Saturday 10 December 2011

The Elder Scrolls V: Skyrim Review [Updated]

Fancy slaying some dragons? Tomb robbing the undeads? Joining the thief's guild while destroying everything as a black sorcerer? Being a werewolf and even a vampire (no, not Twilight)? Then you will surely, if not obsessionally fall in love with Skyrim in an endless adventure around the carefully-crafted, Scandinavian-inspired land.

First Impression? Holy mama WOOWW!

From the start, Skyrim offers an absolutely beautiful world, weaving together nature and war, history and fantasy. Flora and fauna energises the land with serenity while creatures and corpses heighten up the stakes while you unleash your skills as a dragonborn - someone who has the soul and blood of a dragon, with the ability to speak in the ancient dragon tongue. But before you think that Skyrim is just another RPG game with extraordinary visuals, think again.

Though you are a dragonborn, and dragons are your strongest foes, the game is not only about dragons, and you are not merely a dragonborn.

Tip: To land a dragon (much easier to kill), lure the ancient creature to a non-mountainous, empty land.

True to the Elder Scrolls Series, Skyrim allows you to be any character you want, werewolf? lizard-faced? a beggar? No problem. On top of that, unlike many other games including its predecessors, your first decision on who you want to be will not limit you to what you can be during the course of the game. For instance, I am an Imperial and it excels in combat and magic. However, I decided that swinging a one-handed sword repeatedly while throwing some magic is simply too lame so I decided to go stealthy! You see, Imperials are (or rather look) big and inflexible, unlike the Khajiit race. However, as Bethesda removed the attributes feature, and only focused on skill trees and perks, I can be a thief and sneak behind opponents. So basically, with the attributes feature removed, the first character choice doesn't make much difference - you can change to whatever character you wish to in the future, bear that in mind.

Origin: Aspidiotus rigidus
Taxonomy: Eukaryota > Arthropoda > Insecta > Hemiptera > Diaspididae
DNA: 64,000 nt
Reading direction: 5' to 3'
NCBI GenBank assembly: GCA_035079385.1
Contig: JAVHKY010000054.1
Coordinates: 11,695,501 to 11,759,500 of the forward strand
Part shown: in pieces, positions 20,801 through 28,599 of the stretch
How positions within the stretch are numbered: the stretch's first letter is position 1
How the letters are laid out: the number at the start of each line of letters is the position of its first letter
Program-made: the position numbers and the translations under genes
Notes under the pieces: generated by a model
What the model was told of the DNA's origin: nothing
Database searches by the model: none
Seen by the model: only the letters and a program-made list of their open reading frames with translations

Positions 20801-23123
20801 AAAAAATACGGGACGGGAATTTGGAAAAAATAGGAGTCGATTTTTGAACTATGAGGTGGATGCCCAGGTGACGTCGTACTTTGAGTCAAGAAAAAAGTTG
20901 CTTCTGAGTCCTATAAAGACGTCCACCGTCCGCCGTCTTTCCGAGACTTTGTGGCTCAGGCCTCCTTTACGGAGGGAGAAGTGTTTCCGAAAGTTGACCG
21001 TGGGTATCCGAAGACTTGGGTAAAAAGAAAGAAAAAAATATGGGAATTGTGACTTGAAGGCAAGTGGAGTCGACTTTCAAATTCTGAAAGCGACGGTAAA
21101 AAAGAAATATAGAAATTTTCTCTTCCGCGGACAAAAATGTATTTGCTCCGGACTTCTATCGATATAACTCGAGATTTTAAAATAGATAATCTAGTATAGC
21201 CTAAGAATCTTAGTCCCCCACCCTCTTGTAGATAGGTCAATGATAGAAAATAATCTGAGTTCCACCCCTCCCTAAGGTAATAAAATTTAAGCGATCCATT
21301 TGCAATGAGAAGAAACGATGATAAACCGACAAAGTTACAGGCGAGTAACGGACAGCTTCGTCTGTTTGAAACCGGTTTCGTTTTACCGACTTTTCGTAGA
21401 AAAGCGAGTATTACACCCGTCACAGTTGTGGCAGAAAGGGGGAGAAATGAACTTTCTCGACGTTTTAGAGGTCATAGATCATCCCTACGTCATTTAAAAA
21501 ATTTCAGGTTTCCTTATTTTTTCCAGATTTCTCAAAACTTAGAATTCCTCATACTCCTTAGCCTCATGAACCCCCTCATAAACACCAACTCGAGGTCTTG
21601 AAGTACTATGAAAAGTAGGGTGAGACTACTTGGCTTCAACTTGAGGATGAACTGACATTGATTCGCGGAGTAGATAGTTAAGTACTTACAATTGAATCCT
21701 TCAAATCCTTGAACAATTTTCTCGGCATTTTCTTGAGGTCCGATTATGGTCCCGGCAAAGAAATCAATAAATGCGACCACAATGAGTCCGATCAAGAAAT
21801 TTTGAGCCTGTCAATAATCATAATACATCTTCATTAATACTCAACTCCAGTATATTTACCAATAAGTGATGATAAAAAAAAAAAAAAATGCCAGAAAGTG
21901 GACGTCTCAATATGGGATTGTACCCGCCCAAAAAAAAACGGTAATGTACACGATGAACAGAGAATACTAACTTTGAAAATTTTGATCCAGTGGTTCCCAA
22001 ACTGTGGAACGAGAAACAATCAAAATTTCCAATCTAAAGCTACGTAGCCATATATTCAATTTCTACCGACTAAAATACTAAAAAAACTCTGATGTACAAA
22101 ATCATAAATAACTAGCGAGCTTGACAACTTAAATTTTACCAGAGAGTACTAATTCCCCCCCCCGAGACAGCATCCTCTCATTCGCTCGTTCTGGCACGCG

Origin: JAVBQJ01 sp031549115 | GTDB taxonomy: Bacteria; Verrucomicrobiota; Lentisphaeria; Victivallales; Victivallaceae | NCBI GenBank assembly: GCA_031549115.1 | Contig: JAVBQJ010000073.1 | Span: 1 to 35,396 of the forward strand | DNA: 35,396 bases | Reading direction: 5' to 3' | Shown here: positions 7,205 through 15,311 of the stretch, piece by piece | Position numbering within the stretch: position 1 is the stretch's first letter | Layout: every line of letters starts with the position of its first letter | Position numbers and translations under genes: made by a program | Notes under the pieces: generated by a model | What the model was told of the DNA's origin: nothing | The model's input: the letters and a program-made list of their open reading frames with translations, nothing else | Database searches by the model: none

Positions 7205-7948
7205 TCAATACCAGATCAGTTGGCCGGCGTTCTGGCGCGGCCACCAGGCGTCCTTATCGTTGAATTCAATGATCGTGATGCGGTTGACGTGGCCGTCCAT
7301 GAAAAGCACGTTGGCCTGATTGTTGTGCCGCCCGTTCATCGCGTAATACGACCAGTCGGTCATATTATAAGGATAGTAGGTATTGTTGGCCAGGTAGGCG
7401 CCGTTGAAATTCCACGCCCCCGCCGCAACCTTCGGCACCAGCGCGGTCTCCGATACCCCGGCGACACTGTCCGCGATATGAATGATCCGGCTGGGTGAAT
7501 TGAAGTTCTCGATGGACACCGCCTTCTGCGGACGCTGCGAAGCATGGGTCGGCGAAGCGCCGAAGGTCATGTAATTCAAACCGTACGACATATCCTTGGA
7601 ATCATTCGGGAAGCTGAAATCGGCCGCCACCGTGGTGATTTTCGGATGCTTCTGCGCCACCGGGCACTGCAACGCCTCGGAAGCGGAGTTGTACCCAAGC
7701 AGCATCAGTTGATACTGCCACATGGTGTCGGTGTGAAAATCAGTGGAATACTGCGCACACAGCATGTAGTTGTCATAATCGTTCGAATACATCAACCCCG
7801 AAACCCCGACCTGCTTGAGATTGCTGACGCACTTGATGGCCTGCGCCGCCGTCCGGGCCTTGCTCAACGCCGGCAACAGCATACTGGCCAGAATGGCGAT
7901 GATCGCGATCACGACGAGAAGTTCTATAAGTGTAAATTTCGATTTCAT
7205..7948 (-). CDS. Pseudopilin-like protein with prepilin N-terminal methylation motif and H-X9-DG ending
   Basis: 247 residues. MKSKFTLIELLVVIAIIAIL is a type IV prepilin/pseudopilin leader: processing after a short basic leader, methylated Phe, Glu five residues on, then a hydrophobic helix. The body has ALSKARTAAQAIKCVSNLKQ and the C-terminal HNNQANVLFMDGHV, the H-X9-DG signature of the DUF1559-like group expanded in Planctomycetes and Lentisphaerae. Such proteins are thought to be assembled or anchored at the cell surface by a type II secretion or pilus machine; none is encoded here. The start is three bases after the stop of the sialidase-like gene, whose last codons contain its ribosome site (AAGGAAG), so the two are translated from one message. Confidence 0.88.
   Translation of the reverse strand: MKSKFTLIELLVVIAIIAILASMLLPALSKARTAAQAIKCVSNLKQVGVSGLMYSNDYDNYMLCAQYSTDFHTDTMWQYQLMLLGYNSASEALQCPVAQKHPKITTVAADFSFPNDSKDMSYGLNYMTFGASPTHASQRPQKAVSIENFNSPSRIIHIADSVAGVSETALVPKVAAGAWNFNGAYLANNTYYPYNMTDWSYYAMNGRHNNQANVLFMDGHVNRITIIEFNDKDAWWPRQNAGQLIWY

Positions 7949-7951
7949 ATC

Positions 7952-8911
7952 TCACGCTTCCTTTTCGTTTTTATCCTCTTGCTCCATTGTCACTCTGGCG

Destruction skills - my favourite!

Though several skill trees were also severed (athletics and acrobatics), the intensity and pleasure one can get from the Elder Scrolls series is as limitless as before. The open world is free the explore as the game gives you the ultimate ability of controlling the path of the game. You do not necessarily need to follow the main quest; in fact, I would recommend you to join the Companions, the Theif''s Guild or the Magician's College straight after, or even before you finish your basic dragonborn main quest.

However, unfortunately, dungeon quests doesn't give you as much freedom as they are dissapointingly rather linear. Well, you can opt to use your sword, a bow, magic, or anything you want to kill those creeps but the path to the final destination is basically a 'curved' straight road with occasional detours (for extra loot) and obstacles which you have to (read: will numbly) bash and slash your way through. On a happier note, it only applies to the dungeons so I'll forgo those quests unless, and until it is essential. Oh, do note that there are about 150 dungeons in the game. The size of the map omg!

Yeah, you will be basically killing these things most of the times in dungeons...

To conclude the review, Skyrim can easily be one of the strongest contender for the 2011's Game of the Year title. With its almost limitless platform and the extent of freedom and choice for players, one can spend hours and days and weeks on the game with ease, and never, be bored of it - which is kinda a bane but you know, who cares! This is Skyrim we're talking about! The possibilities, are immensely infinite.

Final Score: 9/10

I knew it! I told you, Skyrim is Spike Video Game Awards 2011's Game of the Year, which is arguably the most prominent, and most celebrated video game awards in the industry. Kudos to Skyrim and Bethesda, who is also Studio of the Year. Fus Ro Dah! :D #insidejoke

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